Democrats (66%) are more than three times as likely as Republicans (18%) to support a pathway to citizenship for Dreamers. By contrast, 37% of Republicans and 28% of Democrats say the policy should be left as it is. Just 5% of Democrats say that these immigrants should be identified and deported, compared with more than four in ten Republicans (43%). Independents closely resemble all Americans on this issue, with a 42% plurality supporting a pathway to citizenship or permanent residency, 35% supporting the program as-is, and 19% supporting deportation.

A majority of Black Protestants (57%), Hispanic Catholics (55%), and religiously unaffiliated Americans (54%) support a pathway to citizenship for Dreamers, compared with 42% of other Christians, 40% of members of non-Christian religions, 35% of white mainline Protestants, and 30% of white Catholics. White evangelical Protestants are the least likely to support establishing a pathway to citizenship (21%) and the most likely to say undocumented children of immigrants should be identified and deported (40%).

While slim majorities of Black Americans (53%) and Hispanic Americans (52%) support a pathway to citizenship or residency for Dreamers, less than four in ten white Americans (37%) and Americans of other races (36%) do. White Americans with a college degree are notably more likely to support this policy than whites without a college degree (46% vs. 32%).

The majority of young Americans ages 18–29 (54%) support a pathway to citizenship or residency, compared with 45% of Americans ages 30–40, 33% of those ages 50-64, and 34% of Americans 65 years and over. Women are notably more likely than men to agree with this policy (45% vs. 38%).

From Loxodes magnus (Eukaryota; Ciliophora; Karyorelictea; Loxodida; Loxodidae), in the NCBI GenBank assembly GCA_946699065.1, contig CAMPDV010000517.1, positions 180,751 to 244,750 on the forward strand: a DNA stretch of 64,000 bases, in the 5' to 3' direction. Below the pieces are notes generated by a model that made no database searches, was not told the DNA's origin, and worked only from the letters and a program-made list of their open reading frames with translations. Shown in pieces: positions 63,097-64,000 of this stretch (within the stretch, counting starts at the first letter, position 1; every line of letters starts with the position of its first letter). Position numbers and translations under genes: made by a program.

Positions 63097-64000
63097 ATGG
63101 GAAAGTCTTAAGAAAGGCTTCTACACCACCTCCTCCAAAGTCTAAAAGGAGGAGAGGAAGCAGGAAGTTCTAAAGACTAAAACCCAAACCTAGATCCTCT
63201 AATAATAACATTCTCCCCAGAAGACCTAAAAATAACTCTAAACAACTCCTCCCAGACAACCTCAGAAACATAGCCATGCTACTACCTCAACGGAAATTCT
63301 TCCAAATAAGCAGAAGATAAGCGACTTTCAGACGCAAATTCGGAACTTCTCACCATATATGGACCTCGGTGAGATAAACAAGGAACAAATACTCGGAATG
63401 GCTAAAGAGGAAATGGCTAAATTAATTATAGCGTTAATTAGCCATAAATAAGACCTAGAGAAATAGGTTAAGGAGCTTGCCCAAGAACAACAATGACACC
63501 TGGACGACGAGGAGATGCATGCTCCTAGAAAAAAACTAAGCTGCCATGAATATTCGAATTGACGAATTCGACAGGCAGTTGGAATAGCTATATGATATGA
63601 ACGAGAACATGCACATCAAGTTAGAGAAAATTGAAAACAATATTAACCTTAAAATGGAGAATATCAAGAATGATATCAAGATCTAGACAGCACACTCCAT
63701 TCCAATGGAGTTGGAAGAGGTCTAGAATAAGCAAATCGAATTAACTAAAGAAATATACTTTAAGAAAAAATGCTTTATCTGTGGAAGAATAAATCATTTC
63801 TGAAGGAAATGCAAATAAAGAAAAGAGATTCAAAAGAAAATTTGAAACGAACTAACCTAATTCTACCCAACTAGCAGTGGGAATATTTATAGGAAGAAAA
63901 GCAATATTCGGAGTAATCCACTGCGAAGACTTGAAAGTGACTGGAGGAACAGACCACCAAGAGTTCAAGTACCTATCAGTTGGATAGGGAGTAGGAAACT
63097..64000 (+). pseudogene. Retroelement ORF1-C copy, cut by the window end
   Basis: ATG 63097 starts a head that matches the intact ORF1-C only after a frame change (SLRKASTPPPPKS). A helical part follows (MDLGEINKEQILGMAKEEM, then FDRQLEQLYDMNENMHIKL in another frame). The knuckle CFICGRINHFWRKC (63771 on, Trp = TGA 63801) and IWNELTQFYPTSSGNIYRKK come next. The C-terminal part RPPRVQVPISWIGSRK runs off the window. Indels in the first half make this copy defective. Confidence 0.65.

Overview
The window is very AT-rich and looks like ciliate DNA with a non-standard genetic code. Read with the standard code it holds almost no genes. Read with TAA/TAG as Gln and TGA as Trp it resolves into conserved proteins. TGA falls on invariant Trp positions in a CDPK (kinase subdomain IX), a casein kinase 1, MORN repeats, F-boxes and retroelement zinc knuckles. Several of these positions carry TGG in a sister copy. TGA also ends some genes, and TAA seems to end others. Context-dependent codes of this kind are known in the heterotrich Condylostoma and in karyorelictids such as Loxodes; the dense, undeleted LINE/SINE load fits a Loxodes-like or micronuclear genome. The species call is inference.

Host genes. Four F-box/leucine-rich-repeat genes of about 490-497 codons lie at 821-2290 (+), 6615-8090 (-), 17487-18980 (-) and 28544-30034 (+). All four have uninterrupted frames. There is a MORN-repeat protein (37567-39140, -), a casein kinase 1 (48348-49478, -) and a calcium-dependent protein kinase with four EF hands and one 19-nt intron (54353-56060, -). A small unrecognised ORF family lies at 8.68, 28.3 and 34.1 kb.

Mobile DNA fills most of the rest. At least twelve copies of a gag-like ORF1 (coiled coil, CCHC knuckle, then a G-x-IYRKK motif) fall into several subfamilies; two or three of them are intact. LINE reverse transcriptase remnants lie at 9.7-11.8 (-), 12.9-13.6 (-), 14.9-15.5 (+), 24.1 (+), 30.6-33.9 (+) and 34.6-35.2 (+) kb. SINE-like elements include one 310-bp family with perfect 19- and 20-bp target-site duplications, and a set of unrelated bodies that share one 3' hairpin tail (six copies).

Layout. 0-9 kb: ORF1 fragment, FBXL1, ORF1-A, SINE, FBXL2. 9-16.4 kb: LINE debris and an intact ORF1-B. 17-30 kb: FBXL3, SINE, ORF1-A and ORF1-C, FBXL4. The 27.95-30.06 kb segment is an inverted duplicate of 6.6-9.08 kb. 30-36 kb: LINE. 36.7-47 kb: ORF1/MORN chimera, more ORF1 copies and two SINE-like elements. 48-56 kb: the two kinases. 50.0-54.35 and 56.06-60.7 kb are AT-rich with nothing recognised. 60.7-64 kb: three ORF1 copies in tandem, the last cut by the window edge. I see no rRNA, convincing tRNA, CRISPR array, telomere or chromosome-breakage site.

Not surprisingly, respondents who are undocumented immigrants themselves or know someone who is an undocumented immigrant (50%) are notably more likely to support a pathway to citizenship for Dreamers than those who do not (39%). The same is true of those who are documented immigrants or know someone who is a documented immigrant (44%), compared with those who don’t know any documented immigrants (38%).

Americans who most trust far-right news outlets (12%) and Americans who most trust Fox News (13%) are the least likely to support a pathway to citizenship for Dreamers. Americans who most trust mainstream outlets and those who do not trust any TV news are much more likely to support this policy (53% and 40%, respectively).

Views of the Biden Administration

Democrat Leaders’ Favorability

President Biden

Four in ten Americans (40%) view President Biden favorably, compared with 55% who view him unfavorably. Biden’s favorability ratings have declined significantly since he was first inaugurated as president, in January 2021, when favorability was at 55%, and responses are deeply divided along party lines. While the vast majority of Democrats (82%) view Biden favorably, only 7% of Republicans do. Independents mirror all Americans (40%).